Film ID:
NEFA 20777



Visitor Tabs


This film looks at the demolition of Gjers Mills Ironworks (Ayresome Ironworks), one of many of the large ironworks that were operating along the Tees at Middlesbrough during the late 19th century and the first half of the 20th century.

Opening shot of a wildflower meadow but is in fact the remains of an industrial landscape around the now defunct Ayresome Ironworks.

The shot moves upwards to show the old works and pans right to reveal to old winding wheels on the ground. At the top of some steel pillars are other winding wheels, this structure could be one of the furnace hoists. Geoffrey Watson from the local museum inspects parts of the site.

Other views show old blast furnaces, railway lines, and other discarded or dismantled equipment. Geoffrey Watson inspects an old iron mine barrow that presumably was used to carry iron ore to the furnaces.

A general view shows three blast furnaces due for demolition. The camera pans right to show a small green railway engine with the letters TWW on a yellow background. The engine belongs to Thomas W. Ward, a demolition and scrap firm from Sheffield who are carrying out the demolition.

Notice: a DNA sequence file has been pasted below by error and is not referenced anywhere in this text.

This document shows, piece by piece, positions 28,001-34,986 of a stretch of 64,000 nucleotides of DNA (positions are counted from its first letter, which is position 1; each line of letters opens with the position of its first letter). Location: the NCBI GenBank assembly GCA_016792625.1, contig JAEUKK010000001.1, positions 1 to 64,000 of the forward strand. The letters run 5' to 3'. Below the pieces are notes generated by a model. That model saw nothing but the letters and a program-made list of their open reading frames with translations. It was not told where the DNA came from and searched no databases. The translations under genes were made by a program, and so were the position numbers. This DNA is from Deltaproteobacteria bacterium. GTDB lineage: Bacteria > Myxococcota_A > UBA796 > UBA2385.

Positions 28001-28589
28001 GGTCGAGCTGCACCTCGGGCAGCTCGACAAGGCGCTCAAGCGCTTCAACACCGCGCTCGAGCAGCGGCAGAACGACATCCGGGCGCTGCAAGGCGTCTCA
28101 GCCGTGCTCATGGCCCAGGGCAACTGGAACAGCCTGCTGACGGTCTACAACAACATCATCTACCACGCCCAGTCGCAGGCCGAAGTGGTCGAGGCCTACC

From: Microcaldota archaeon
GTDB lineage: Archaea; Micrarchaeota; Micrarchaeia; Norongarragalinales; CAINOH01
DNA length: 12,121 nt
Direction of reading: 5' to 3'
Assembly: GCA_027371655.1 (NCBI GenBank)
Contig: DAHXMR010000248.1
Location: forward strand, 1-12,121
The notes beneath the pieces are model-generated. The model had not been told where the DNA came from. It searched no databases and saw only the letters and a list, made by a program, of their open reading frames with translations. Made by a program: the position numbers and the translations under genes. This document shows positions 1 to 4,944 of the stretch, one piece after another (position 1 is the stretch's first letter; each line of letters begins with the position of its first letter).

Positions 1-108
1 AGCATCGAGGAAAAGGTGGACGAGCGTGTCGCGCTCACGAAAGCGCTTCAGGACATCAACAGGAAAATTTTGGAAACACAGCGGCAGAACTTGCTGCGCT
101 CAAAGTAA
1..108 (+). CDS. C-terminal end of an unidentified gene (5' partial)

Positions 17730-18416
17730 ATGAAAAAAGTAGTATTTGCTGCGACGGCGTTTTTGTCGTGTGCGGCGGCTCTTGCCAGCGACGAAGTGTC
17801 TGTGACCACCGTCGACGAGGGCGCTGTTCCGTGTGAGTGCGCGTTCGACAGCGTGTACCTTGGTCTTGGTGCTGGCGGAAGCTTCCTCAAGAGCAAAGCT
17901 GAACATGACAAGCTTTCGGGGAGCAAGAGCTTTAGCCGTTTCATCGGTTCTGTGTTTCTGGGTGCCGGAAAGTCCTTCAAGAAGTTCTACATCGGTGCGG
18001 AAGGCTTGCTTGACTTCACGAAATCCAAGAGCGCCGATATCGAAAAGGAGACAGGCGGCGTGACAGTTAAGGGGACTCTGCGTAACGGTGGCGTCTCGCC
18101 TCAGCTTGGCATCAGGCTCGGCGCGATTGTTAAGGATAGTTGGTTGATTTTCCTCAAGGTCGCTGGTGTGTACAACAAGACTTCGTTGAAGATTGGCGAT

The film shows the bases of some of the old furnaces at the point where the molten iron was tapped.

A bulldozer removes spoil from the base of one of the blast furnaces.

Explosives are used to demolish half of what appears to be an old storage silo. The explosion takes place, and the film ends showing a pile of rubble.

[Ayresome Ironworks was located on what is now the riverside park area of Middlesbrough. Riverside Park Road is on roughly the position the ironworks occupied. Ayresome Wharf is still marked on maps of the River Tees.]